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Prescribing Advice for GPs

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NICE Guidance - December 2010

The National Institute of Health and Clinical Excellence has published new guidance for the month of December 2010. This month there are two technology appraisals that impact upon primary care.

The clopidogrel and modified-release dipyridamole for the prevention of occlusive vascular events technology appraisal is a review (PDF). There has been a change in the advice as follows:

  • Treatment with modified-release dipyridamole in combination with aspirin for people who have had an ischaemic stroke is now recommended only if clopidogrel is contraindicated or not tolerated
  • Treatment with modified-release dipyridamole in combination with aspirin for people who have had an ischaemic stroke or a transient ischaemic attack is no longer limited to 2 years’ duration from the most recent event
  • Clopidogrel is no longer recommended only for people who are intolerant of aspirin and have had an occlusive vascular event or have peripheral arterial disease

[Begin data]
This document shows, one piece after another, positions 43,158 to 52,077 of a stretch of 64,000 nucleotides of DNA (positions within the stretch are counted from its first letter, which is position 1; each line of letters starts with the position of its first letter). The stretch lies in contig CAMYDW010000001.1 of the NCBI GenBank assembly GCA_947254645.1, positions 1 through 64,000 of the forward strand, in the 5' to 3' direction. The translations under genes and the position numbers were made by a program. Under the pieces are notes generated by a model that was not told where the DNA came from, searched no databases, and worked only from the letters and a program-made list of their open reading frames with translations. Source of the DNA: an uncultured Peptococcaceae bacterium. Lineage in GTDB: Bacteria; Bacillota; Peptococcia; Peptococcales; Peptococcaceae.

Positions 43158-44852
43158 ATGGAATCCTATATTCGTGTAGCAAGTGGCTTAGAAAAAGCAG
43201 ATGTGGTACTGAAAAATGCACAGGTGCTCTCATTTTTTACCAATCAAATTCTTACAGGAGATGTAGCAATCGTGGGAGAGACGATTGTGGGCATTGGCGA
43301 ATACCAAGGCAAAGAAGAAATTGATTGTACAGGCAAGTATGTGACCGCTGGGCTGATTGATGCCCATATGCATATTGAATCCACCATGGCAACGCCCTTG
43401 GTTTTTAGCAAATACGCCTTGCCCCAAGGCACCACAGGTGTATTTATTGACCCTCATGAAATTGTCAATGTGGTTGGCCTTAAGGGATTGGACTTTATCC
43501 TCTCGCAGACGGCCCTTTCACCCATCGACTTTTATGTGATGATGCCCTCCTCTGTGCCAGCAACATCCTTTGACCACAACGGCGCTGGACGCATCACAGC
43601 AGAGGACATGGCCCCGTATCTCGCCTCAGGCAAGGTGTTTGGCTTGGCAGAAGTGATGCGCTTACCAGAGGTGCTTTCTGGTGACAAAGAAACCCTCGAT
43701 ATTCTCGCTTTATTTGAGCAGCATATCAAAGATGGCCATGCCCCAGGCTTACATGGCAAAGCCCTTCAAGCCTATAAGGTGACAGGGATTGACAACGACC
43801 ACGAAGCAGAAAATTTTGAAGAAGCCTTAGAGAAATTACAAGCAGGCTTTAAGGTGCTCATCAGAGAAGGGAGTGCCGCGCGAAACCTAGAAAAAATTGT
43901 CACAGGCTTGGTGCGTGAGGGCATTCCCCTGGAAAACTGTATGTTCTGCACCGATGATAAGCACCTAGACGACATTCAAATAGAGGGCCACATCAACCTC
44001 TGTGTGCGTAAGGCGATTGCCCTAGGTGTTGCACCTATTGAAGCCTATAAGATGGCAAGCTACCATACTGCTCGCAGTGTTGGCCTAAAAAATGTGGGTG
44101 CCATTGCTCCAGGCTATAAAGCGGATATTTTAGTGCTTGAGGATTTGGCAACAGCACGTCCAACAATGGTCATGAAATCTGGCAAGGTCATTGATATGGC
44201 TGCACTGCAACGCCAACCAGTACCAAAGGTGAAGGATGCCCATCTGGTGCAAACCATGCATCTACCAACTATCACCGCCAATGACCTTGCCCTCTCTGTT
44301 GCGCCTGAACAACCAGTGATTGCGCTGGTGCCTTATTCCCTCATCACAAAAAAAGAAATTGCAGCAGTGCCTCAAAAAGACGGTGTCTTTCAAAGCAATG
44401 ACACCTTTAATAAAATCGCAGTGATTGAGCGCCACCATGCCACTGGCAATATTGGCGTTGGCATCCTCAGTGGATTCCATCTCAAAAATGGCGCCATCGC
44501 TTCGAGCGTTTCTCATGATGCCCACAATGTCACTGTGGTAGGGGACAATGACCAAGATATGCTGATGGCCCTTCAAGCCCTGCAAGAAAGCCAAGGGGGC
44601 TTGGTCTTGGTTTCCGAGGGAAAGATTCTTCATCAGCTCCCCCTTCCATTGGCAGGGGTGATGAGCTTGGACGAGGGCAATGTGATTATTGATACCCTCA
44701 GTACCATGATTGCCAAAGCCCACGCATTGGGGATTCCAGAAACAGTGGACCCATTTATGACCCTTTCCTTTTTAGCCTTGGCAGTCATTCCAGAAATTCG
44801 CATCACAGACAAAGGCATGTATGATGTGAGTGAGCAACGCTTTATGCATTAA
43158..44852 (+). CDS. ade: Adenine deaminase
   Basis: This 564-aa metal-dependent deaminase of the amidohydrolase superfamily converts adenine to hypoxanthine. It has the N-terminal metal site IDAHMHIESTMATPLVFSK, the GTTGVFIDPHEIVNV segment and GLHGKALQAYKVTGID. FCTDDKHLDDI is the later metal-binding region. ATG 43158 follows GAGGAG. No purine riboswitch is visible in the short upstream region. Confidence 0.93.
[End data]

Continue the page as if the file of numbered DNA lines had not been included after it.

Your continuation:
There is also a new appraisal for prucalopride (Resolor®) for the treatment of chronic constipation in women (PDF). Treatment is recommended provided at least two different types of laxatives at the highest possible recommended doses, for at least 6 months, which has provided inadequate relief and invasive treatment for constipation is being considered. In this instance a 4 week trial can be offered with a subsequent review of benefit. It is also recommended that prescribing is undertaken by a clinician with experience of treating chronic constipation.

Action: Clinicians should be aware of these recommendations and implement any necessary changes to practice.

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2 Comments to “NICE Guidance - December 2010”

  1. @Susan,

    That is certainly how I read it. If someone is on aspirin already and has an ischaemic stroke then the aspirin is replaced with clopidogrel.

    The evidence in this entire area is both sparse and not particularly strong for any of the choices which is probably why this guidance is so difficult to interpret and implement.

    Comment by Matthew Robinson — March 9, 2011 #

  2. Does this mean that if on aspirin and has a stroke we add in clopidogrel or change to it?

    Comment by susan moore — March 8, 2011 #

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